by Rebecca Harris
[originally posted on ncaa.com]
DALLAS — When Mississippi State’s Teaira McCowan walks into a room, you notice two things.
First, the 6-foot-7 center, the tallest player on the team, has to stoop to enter.
The second is the wry smile and slight shake of her head every time she does this.
McCowan played other sports in high school, including volleyball and shotput, and won a silver medal at the Texas state championship as a senior. There was basketball, too, of course. At first, she played because of her height. What coach wouldn’t play a 6-foot athlete in girl’s high school basketball? The technique, however, took a little longer to develop.
“I was taller than everybody. So they would throw the ball to me and I would lay it in,” she said. “But I wasn’t that skilled so I had to develop myself into the player I am today over time.”
Those skills finally advanced, and she was a five-star recruit coming out of high school. As a sophomore, she’s been showing them over and over again, coming off the bench in every regular season game for the Bulldogs, and contributing to the team’s 33 wins. In fact, she earned the SEC 6th Woman of the Year award for her efforts.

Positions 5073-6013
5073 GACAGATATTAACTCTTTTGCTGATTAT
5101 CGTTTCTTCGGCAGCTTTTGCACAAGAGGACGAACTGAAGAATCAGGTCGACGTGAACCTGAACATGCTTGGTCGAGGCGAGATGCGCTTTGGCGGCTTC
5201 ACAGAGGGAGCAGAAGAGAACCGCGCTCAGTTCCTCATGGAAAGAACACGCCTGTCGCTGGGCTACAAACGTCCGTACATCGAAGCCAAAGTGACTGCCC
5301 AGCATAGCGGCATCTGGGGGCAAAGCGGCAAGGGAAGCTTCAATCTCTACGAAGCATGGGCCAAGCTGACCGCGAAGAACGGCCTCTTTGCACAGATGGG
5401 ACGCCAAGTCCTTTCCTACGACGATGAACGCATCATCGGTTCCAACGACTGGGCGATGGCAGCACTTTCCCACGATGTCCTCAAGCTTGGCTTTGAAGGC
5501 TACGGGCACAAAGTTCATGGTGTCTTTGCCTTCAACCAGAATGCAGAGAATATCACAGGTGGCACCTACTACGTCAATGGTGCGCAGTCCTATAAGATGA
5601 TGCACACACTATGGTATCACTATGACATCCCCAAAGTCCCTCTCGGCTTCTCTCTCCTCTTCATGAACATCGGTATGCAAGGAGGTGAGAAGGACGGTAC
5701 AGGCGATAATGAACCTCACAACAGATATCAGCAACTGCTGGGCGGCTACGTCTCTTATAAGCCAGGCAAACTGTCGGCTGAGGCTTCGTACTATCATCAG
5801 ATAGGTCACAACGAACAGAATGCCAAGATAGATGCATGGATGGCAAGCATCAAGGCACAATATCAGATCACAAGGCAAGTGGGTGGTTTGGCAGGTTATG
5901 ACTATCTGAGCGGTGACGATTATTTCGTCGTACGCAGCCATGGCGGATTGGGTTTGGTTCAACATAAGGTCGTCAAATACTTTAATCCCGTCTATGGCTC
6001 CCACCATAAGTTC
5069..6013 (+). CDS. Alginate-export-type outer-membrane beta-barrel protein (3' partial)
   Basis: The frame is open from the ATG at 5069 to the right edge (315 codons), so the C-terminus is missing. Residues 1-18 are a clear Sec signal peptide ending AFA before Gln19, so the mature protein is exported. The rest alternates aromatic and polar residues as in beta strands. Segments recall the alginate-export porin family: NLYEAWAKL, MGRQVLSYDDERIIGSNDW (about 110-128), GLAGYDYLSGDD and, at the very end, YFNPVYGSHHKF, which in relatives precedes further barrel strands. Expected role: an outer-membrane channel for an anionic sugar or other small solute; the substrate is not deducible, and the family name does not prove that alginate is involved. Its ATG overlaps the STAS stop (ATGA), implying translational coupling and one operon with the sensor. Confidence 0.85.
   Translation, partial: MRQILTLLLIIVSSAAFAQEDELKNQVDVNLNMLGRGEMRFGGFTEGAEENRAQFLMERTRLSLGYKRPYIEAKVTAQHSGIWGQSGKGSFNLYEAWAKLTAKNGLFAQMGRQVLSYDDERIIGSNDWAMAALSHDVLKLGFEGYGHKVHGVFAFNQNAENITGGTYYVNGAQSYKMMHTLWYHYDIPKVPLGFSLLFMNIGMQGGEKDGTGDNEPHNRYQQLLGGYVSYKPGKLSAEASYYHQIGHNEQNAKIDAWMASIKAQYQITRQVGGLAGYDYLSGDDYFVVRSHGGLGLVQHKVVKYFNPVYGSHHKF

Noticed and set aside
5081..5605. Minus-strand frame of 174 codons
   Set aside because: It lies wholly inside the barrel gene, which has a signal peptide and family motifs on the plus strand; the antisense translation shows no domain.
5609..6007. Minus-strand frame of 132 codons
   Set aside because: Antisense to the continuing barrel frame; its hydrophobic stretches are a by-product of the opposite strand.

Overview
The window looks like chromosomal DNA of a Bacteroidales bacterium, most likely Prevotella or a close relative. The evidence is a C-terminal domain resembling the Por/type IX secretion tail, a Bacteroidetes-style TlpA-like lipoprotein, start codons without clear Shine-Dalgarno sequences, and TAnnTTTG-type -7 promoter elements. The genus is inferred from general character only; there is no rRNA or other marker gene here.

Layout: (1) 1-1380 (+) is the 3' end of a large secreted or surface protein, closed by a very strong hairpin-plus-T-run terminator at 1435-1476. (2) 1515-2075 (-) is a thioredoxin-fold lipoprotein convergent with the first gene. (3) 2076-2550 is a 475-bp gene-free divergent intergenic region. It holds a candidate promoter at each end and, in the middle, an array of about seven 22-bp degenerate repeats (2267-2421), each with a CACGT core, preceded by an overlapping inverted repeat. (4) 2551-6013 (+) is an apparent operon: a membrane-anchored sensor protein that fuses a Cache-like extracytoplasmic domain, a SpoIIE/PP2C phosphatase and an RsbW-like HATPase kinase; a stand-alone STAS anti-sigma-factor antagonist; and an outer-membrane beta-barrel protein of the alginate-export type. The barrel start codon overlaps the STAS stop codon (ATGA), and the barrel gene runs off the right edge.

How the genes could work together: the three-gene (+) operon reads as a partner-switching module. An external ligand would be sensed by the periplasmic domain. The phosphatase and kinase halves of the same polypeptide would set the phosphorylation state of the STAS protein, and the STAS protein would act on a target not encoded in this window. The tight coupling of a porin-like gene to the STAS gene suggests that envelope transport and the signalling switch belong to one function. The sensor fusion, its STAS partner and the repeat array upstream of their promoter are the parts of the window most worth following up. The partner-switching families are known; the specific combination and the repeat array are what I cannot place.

Head coach Vic Schaefer took notice of her consistency and efficiency, and in the Sweet 16, he entrusted her with the biggest test to date: A position in the starting lineup for the game against Washington and the NCAA’s all-time leading scorer Kelsey Plum.
McCowan had just six points heading into the fourth quarter. But that fourth quarter, as in all games, was what mattered most. McCowan knew that. She’d been coming off the bench to help her team in moments like these all season.
So, down 50-48 going into the last 10 minutes, she racked up 20 points. After averaging 9.3 points per game in the regular season, she finished with 26, along with 12 rebounds and two assists. McCowan said she didn’t even think twice going into the final quarter. She was needed and she had to follow through.
“They [her teammates] always tell me, ‘T, we need you. We need you,’” McCowan said. “Just them having that confidence, it’s like I have no other choice but to live up to that and deliver it for them when I’m called on.”
On Sunday, she and her teammates will play for the national championship. The No. 2 seeded Bulldogs beat top-ranked UConn in overtime Saturday night, who were winners of 111 straight games before the buzzer-beating overtime loss. With the 66-64 victory, Mississippi State will play in its first title game in program history.
After an early foul, McCowan scored two early layups and added two more in regulation. It was the fifth layup in overtime, though, that had the most impact. Mississippi State went up 64-62 with 1:13 left in the extra period.
“In the moment there’s a lot of distractions, but when you get to the game you have to put all that outside your head,” she said. “I heard our fans more than I heard UConn’s fans. Just being there was an amazing feeling.”